- Life is marked by symmetrical structures, from the arms of a starfish to the identical subunits of various proteins. Why this is the case is not understood.
- One hypothesis is that symmetrical structures are easier to encode and, hence, are likelier to evolve.
- It is possible that evolution acts as an algorithm with a bias toward simplicity.
Life comes in a variety of shapes and sizes, but all organisms generally have at least one feature in common: symmetry.
Notice how your left half mirrors the right or the radial arrangement of the petals of a flower or a starfish’s arms. Such symmetry persists even at the microscopic level, too, in the near-spherical shape of many microbes or in the identical subunits of different proteins.
The abundance of symmetry in biological forms begs the question of whether symmetric designs provide an advantage. Any engineer would tell you that they do. Symmetry is crucial to designing modular, robust parts that can be combined together to create more complex structures. Think of Lego blocks and how they can be assembled easily to create just about anything.
However, unlike an engineer, evolution doesn’t have the gift of foresight. Some biologists suggest that symmetry must provide an immediate selective advantage. But any adaptive advantage that symmetry may provide isn’t by itself sufficient to explain its pervasiveness in biology across scales both great and small.
Now, based on insights from algorithmic information theory, a study published in Proceedings of the Natural Academy of Sciences suggests that there could be a non-adaptive explanation.
Information and evolution
Nucleic acids and proteins are information-carrying molecules. They carry information not just about how to build an organism but also how it evolved to be. Many theorists have called information the currency of life. On information and evolution, physicist Freeman Dyson said that the origin of life is the origin of an information-processing system.
The faithful replication of information from one generation to another is critical to the continuity of life, whereas errors in the process (that is, mutations) are necessary for life to evolve. Does information also guide which traits evolve?
In information theory, Kolmogorov complexity describes how much computing is required to describe something. (A script for adding 2 + 2, for example, has lower Kolmogorov complexity than a text-to-speech program.) The metaphorical monkey banging away at a keyboard is much more likely to write up a simple script.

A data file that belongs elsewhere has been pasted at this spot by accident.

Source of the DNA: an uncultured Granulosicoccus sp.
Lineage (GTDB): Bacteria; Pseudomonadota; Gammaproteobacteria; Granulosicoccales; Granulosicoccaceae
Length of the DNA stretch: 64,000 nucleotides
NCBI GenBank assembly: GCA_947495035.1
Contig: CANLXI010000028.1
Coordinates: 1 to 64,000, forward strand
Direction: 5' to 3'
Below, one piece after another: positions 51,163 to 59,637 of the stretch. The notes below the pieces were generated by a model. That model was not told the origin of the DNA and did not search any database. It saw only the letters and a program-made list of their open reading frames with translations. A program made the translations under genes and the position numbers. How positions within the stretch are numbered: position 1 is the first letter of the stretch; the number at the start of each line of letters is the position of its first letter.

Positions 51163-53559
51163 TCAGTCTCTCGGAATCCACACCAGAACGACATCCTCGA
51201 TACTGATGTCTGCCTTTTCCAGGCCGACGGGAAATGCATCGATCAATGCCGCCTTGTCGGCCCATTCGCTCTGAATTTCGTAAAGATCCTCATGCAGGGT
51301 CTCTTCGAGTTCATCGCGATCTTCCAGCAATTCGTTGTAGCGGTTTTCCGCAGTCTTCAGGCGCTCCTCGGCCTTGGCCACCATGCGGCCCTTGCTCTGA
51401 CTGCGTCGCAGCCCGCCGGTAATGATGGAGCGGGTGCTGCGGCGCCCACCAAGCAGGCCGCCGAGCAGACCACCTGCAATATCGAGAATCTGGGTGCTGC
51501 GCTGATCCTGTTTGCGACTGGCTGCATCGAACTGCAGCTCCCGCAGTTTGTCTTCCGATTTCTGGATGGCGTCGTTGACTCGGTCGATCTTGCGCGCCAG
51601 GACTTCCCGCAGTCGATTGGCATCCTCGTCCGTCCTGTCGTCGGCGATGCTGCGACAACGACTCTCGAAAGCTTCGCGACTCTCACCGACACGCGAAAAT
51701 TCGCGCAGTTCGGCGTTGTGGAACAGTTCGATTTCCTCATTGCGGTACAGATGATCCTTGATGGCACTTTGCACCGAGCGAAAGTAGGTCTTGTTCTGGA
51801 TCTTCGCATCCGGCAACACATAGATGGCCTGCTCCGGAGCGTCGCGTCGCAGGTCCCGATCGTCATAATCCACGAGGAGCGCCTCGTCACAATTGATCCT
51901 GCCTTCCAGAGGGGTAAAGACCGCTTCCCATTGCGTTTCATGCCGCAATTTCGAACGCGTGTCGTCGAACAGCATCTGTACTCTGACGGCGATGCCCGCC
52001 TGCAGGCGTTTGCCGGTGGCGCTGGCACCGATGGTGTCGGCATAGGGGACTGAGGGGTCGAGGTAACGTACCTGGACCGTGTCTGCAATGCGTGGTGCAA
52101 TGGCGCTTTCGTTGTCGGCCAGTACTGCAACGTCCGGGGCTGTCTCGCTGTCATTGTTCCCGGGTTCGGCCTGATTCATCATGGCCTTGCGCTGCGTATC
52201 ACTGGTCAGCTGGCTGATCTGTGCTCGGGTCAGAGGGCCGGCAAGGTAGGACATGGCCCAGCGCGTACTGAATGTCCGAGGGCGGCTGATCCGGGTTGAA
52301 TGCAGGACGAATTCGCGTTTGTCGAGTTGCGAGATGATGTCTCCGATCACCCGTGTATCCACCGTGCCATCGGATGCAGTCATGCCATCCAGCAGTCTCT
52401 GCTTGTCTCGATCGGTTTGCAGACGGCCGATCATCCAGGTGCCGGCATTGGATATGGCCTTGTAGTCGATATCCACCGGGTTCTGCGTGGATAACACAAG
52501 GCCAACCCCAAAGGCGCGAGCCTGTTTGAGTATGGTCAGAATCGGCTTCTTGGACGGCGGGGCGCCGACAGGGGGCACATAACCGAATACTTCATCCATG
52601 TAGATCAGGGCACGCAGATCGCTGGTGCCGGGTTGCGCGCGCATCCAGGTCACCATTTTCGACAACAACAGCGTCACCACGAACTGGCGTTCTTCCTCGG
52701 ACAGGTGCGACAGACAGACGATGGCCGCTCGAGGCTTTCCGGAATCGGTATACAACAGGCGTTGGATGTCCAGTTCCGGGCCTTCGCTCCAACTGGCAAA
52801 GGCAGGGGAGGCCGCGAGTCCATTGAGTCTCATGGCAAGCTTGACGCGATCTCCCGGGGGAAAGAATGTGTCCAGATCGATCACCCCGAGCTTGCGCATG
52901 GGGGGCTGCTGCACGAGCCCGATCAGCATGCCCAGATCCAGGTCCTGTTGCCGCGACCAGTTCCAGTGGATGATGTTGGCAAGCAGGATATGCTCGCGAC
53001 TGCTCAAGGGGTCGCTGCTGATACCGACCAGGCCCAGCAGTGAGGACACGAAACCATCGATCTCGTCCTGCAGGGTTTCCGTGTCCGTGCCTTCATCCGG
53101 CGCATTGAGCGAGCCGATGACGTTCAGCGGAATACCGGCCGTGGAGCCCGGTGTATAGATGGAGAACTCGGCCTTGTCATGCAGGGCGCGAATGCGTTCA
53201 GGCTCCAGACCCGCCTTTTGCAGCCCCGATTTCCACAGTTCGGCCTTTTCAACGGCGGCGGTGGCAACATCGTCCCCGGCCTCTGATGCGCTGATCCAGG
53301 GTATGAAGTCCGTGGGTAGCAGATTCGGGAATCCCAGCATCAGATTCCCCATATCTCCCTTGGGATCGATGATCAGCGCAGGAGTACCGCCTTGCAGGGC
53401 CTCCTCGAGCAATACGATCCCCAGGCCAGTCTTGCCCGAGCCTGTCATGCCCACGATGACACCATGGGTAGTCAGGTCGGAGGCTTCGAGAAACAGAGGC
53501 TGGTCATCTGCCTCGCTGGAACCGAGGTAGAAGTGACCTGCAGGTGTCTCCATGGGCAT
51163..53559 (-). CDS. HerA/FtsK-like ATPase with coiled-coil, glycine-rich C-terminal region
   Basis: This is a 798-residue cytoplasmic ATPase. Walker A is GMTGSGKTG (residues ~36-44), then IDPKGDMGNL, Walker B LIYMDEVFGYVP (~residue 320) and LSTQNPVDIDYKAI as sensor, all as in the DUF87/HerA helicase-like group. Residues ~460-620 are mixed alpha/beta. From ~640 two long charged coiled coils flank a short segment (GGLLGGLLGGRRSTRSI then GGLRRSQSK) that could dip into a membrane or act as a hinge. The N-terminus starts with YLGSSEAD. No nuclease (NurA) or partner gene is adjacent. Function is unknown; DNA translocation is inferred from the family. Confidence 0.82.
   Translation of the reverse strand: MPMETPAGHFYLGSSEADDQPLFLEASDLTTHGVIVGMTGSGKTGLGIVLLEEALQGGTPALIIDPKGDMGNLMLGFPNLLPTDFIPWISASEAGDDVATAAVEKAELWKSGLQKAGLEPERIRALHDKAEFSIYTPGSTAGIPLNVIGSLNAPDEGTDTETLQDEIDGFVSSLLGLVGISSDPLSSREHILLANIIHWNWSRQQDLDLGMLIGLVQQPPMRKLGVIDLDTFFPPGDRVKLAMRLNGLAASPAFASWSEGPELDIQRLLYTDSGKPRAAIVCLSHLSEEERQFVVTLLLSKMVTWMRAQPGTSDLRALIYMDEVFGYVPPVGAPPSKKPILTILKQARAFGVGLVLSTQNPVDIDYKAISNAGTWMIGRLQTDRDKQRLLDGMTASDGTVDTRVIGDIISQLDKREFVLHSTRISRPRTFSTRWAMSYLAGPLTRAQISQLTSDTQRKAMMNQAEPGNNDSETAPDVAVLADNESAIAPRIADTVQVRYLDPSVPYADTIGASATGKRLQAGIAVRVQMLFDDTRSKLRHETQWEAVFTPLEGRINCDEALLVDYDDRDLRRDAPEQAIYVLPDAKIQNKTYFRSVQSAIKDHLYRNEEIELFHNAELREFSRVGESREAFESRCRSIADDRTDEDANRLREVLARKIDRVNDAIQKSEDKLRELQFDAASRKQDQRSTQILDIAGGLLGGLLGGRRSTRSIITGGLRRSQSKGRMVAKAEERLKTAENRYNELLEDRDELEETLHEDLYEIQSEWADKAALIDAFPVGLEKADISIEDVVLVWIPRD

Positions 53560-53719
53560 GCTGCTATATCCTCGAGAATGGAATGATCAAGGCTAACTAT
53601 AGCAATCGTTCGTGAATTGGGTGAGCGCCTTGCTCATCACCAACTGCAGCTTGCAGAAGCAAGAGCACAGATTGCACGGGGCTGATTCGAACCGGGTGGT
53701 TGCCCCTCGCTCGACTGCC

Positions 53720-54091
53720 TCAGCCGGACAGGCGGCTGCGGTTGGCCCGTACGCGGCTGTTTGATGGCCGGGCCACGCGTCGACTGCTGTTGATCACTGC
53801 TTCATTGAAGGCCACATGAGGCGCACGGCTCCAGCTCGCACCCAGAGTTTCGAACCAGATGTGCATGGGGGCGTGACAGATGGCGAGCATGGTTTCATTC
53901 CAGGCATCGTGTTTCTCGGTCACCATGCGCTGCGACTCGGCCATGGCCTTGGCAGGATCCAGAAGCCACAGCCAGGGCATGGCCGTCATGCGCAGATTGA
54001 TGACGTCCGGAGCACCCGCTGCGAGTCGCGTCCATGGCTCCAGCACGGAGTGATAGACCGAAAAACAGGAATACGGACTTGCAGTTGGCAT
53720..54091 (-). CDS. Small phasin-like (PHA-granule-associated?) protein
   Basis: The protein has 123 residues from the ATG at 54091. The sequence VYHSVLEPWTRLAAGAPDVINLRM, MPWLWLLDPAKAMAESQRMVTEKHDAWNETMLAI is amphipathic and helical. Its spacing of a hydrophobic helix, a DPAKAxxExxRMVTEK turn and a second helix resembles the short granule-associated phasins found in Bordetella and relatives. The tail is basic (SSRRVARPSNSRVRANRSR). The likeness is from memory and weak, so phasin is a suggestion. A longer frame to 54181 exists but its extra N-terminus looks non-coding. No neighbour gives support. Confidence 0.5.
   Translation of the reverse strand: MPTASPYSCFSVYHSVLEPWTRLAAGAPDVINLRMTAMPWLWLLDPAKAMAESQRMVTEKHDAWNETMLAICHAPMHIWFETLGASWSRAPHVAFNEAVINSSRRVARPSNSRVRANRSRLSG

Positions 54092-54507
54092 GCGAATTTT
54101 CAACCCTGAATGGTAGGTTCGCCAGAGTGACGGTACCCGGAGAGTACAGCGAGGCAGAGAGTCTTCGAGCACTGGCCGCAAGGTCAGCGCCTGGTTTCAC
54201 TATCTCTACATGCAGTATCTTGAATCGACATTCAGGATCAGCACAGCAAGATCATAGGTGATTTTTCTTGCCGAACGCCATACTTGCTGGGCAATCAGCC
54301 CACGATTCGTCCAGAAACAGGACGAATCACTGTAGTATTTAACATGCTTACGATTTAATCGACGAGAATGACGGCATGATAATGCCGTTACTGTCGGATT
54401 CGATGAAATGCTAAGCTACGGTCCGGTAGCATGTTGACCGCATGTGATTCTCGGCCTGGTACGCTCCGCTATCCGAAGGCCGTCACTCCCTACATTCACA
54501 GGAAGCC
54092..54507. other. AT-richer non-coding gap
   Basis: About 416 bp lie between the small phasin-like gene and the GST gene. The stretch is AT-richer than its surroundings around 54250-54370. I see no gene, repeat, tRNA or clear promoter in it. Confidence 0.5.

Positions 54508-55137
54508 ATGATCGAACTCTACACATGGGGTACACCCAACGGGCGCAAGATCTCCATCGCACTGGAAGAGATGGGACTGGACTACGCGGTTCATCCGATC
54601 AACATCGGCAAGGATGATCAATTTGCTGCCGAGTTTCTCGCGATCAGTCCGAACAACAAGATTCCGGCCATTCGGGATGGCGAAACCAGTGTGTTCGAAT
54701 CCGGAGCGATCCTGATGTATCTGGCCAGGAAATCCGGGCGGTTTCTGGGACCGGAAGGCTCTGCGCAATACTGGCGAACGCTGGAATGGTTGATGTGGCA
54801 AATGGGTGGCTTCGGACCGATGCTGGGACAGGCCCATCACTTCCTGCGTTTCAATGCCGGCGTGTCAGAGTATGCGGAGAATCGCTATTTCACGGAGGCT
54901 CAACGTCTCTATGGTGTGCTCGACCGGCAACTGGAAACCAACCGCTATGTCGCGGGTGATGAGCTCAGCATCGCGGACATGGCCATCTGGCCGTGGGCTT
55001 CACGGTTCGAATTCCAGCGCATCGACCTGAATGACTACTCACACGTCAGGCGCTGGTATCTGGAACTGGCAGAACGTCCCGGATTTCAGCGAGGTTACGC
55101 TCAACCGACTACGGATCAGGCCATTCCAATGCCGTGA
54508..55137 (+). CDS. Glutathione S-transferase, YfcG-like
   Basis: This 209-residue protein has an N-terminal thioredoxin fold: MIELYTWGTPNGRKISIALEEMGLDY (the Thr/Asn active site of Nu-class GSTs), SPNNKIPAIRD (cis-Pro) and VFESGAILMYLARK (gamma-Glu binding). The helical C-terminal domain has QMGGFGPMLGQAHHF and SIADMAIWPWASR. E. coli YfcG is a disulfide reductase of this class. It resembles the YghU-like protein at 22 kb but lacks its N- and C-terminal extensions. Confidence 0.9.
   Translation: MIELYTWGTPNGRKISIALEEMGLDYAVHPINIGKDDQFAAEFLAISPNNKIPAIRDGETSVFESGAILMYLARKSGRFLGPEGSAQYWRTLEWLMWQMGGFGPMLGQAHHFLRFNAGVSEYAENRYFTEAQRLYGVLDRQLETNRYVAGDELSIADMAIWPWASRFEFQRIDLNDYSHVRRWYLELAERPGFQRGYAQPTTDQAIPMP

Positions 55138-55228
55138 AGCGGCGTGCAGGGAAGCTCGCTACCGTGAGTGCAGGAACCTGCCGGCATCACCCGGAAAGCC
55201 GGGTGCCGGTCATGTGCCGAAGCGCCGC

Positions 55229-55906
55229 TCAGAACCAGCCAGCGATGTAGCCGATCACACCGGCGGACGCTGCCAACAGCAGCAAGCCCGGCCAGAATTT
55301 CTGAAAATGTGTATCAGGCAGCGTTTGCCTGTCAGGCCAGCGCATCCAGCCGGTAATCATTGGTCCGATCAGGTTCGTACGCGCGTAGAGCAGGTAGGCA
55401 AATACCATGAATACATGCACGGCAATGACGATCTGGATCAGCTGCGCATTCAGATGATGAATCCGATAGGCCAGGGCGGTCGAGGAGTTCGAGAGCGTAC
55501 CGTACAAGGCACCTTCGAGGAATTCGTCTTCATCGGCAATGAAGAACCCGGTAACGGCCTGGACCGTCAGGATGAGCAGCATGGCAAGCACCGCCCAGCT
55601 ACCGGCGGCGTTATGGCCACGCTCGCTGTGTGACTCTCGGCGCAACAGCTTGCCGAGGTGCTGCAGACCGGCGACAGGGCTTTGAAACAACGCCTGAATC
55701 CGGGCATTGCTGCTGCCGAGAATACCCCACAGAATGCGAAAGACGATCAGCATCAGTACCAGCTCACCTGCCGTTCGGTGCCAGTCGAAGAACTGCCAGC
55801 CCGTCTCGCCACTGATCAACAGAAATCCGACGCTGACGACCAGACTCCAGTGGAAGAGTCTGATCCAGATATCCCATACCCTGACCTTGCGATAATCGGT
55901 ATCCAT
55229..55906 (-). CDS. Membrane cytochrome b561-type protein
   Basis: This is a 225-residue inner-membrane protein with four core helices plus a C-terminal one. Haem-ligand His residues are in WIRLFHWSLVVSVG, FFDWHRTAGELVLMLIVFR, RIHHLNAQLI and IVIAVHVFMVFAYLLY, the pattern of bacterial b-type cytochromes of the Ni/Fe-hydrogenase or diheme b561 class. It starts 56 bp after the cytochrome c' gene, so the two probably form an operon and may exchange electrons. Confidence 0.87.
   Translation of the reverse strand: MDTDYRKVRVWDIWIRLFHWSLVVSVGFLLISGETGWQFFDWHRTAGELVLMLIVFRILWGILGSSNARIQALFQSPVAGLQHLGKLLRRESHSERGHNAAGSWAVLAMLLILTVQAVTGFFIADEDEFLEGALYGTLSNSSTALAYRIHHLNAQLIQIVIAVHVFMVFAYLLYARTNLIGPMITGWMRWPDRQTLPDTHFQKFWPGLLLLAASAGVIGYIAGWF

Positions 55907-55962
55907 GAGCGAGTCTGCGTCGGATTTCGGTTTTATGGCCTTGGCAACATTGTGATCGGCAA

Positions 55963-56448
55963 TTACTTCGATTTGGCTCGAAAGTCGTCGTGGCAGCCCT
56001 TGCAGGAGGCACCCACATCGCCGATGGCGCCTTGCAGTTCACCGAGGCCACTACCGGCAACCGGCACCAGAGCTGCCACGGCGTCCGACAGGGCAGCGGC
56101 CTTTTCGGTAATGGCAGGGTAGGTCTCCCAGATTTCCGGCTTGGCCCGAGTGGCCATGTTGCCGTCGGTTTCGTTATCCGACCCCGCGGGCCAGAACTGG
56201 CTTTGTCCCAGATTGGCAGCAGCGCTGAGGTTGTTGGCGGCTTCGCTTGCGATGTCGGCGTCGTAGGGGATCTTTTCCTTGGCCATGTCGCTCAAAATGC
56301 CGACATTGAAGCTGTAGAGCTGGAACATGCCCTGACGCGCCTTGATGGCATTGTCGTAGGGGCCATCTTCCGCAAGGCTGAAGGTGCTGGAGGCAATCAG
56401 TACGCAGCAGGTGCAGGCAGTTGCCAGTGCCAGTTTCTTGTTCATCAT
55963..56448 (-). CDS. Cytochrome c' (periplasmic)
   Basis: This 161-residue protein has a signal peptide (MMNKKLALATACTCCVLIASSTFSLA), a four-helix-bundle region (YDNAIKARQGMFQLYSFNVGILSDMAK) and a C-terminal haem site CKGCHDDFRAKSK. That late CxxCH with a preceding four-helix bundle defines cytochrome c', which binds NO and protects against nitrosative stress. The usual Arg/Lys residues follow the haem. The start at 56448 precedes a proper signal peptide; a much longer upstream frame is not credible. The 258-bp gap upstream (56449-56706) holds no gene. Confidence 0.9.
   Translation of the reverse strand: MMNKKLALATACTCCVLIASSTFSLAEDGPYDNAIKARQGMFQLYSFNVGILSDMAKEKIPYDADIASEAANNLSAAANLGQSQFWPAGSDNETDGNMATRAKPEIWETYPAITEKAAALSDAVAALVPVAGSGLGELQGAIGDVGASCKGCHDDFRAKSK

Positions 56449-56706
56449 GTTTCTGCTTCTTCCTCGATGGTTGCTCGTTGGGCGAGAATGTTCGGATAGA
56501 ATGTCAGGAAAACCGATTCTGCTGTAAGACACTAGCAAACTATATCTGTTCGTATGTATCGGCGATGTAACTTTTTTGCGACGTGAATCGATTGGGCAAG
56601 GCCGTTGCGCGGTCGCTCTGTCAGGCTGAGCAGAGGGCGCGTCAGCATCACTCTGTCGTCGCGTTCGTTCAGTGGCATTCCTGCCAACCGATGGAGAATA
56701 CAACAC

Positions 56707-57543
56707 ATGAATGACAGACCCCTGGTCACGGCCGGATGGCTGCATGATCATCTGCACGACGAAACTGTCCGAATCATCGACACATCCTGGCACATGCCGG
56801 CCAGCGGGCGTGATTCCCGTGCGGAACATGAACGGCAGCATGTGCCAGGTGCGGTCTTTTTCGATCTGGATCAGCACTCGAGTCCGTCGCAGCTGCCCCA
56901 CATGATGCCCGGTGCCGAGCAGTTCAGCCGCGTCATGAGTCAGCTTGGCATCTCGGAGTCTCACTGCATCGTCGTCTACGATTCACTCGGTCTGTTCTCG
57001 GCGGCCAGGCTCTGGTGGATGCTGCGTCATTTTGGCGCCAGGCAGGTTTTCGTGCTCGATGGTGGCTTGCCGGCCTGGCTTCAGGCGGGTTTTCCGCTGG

Likewise, evolution is likelier to come up with simpler rather than more complex traits. The authors stated that “since symmetric structures need less information to encode, they are much more likely to appear as a potential variation.” To check their hypothesis, the researchers looked for symmetry in protein complexes, RNA structures, and gene networks.
The simplicity of symmetry
Protein subunits attach to each other via interface surfaces to form complex structures. The greater the number of possible interfaces, the more complex a protein is. When the researchers looked at existing structures in the Protein Data Bank, they noticed that most proteins had few interfaces. Overall, it is much more common for nature to produce proteins with low complexity and high symmetry than proteins with high complexity and low symmetry. Computer simulations produced a similar result.
The researchers also examined the complexity of the RNA morphospace (that is, the space of all possible secondary structures of RNA). Their simulations again showed an inverse relationship between the complexity and frequency of structures. This was in line with an earlier study that showed that nature only works with 1 in 100 million possible phenotypes in the RNA morphospace.
Next, the researchers explored if the gene regulatory network for the budding yeast, a popular model organism, also displays symmetry. (Yes, networks have shapes too.) Over the years, scientists have cobbled together a list of differential equations that describe its cell cycle. The researchers simulated many cell cycle phenotypes by randomly changing the parameters of these equations as a proxy for genotype. They noticed that not only was there a bias toward less complex phenotypes, but the real-life phenotype was less complex than all the simulated ones.
Evolution as an algorithmic process
Modularity is another important feature of biological systems, and — just like Lego bricks — thrifty organisms often repurpose genetic or biochemical modules for new objectives. While there are different theories for why evolution selects for modular systems, this study shows that the simplicity of modular parts is a sufficient explanation. Recent work from other research groups also shows that complex morphologies are rare.
Chico Camargo, one of the researchers involved in the study, highlighted in a tweet that “the crazy thing is that all of this happens before natural selection even comes into play. Symmetry and simplicity appear not because of natural selection, but because evolution is an algorithmic process.”